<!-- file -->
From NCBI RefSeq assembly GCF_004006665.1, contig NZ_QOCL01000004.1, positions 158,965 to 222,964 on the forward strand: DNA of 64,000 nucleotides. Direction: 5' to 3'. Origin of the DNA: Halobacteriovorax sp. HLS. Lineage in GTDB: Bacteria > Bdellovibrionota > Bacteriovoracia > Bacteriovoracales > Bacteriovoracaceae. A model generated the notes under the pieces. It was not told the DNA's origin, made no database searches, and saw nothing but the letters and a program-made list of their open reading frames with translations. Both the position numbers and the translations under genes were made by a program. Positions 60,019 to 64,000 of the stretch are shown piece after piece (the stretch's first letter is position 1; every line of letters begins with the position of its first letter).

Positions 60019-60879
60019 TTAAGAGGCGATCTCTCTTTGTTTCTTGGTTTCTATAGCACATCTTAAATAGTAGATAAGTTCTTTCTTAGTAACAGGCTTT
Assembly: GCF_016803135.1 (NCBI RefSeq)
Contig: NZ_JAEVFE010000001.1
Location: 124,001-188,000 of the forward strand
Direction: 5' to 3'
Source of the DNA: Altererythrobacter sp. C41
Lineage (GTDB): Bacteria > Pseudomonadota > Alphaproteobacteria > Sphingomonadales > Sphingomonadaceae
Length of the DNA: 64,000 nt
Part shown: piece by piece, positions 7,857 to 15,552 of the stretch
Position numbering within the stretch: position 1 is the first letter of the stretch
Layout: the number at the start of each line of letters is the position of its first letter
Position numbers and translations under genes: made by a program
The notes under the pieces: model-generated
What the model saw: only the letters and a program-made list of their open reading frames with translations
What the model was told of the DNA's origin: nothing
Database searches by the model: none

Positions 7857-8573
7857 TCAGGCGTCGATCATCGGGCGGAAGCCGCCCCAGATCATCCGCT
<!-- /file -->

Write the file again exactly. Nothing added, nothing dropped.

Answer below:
From NCBI RefSeq assembly GCF_004006665.1, contig NZ_QOCL01000004.1, positions 158,965 to 222,964 on the forward strand: DNA of 64,000 nucleotides. Direction: 5' to 3'. Origin of the DNA: Halobacteriovorax sp. HLS. Lineage in GTDB: Bacteria > Bdellovibrionota > Bacteriovoracia > Bacteriovoracales > Bacteriovoracaceae. A model generated the notes under the pieces. It was not told the DNA's origin, made no database searches, and saw nothing but the letters and a program-made list of their open reading frames with translations. Both the position numbers and the translations under genes were made by a program. Positions 60,019 to 64,000 of the stretch are shown piece after piece (the stretch's first letter is position 1; every line of letters begins with the position of its first letter).

Positions 60019-60879
60019 TTAAGAGGCGATCTCTCTTTGTTTCTTGGTTTCTATAGCACATCTTAAATAGTAGATAAGTTCTTTCTTAGTAACAGGCTTT
Assembly: GCF_016803135.1 (NCBI RefSeq)
Contig: NZ_JAEVFE010000001.1
Location: 124,001-188,000 of the forward strand
Direction: 5' to 3'
Source of the DNA: Altererythrobacter sp. C41
Lineage (GTDB): Bacteria > Pseudomonadota > Alphaproteobacteria > Sphingomonadales > Sphingomonadaceae
Length of the DNA: 64,000 nt
Part shown: piece by piece, positions 7,857 to 15,552 of the stretch
Position numbering within the stretch: position 1 is the first letter of the stretch
Layout: the number at the start of each line of letters is the position of its first letter
Position numbers and translations under genes: made by a program
The notes under the pieces: model-generated
What the model saw: only the letters and a program-made list of their open reading frames with translations
What the model was told of the DNA's origin: nothing
Database searches by the model: none

Positions 7857-8573
7857 TCAGGCGTCGATCATCGGGCGGAAGCCGCCCCAGATCATCCGCT